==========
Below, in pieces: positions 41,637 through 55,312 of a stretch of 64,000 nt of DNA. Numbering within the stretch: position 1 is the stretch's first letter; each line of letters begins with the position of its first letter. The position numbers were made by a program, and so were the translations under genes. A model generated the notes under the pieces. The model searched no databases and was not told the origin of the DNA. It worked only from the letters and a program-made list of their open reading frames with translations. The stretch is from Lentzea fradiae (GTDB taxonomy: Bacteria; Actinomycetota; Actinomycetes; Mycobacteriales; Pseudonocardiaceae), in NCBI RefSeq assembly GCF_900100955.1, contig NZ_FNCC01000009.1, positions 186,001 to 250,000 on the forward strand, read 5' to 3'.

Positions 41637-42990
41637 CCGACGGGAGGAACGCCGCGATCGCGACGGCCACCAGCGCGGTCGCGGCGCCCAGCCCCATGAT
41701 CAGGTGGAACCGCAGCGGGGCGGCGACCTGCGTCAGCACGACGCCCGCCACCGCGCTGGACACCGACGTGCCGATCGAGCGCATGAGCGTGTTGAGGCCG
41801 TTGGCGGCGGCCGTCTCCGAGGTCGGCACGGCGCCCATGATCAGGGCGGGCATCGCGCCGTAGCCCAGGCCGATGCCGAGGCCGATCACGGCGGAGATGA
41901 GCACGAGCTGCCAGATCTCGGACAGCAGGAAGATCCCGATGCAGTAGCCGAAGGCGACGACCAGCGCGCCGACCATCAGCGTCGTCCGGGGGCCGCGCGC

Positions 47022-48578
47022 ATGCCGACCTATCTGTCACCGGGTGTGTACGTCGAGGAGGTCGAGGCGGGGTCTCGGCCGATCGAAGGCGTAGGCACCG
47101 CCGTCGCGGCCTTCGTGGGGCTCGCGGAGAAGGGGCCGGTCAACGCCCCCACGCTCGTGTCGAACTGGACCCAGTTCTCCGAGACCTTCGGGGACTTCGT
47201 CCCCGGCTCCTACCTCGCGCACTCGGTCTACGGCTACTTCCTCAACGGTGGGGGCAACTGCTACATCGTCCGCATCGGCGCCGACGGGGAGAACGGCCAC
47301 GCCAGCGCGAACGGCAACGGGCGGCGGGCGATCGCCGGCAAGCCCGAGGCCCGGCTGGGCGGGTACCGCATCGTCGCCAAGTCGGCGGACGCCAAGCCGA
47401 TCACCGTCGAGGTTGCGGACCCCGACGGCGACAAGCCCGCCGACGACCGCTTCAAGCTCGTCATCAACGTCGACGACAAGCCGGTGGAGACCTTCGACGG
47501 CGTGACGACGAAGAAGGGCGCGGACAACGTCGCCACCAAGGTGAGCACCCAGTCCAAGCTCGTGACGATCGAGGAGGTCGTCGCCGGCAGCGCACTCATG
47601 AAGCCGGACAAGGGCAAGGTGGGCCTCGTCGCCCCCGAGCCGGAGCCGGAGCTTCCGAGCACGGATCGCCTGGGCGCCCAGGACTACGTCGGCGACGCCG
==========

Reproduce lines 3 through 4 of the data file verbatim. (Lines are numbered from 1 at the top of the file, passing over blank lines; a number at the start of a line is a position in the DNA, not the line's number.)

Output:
41637 CCGACGGGAGGAACGCCGCGATCGCGACGGCCACCAGCGCGGTCGCGGCGCCCAGCCCCATGAT
41701 CAGGTGGAACCGCAGCGGGGCGGCGACCTGCGTCAGCACGACGCCCGCCACCGCGCTGGACACCGACGTGCCGATCGAGCGCATGAGCGTGTTGAGGCCG